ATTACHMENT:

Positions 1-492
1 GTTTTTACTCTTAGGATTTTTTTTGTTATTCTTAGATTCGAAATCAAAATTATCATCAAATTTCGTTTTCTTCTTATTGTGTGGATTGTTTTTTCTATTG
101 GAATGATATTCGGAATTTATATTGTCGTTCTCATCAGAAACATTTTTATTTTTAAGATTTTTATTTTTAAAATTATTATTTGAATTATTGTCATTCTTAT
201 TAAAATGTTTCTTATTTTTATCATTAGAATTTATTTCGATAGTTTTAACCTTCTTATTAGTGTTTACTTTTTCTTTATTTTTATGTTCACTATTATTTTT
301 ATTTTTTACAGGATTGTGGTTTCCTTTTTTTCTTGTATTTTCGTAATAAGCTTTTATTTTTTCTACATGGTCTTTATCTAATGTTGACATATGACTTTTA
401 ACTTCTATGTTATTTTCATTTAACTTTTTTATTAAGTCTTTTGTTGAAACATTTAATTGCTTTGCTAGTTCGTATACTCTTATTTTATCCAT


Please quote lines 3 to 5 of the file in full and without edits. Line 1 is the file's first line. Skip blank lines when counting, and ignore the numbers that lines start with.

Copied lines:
101 GAATGATATTCGGAATTTATATTGTCGTTCTCATCAGAAACATTTTTATTTTTAAGATTTTTATTTTTAAAATTATTATTTGAATTATTGTCATTCTTAT
201 TAAAATGTTTCTTATTTTTATCATTAGAATTTATTTCGATAGTTTTAACCTTCTTATTAGTGTTTACTTTTTCTTTATTTTTATGTTCACTATTATTTTT
301 ATTTTTTACAGGATTGTGGTTTCCTTTTTTTCTTGTATTTTCGTAATAAGCTTTTATTTTTTCTACATGGTCTTTATCTAATGTTGACATATGACTTTTA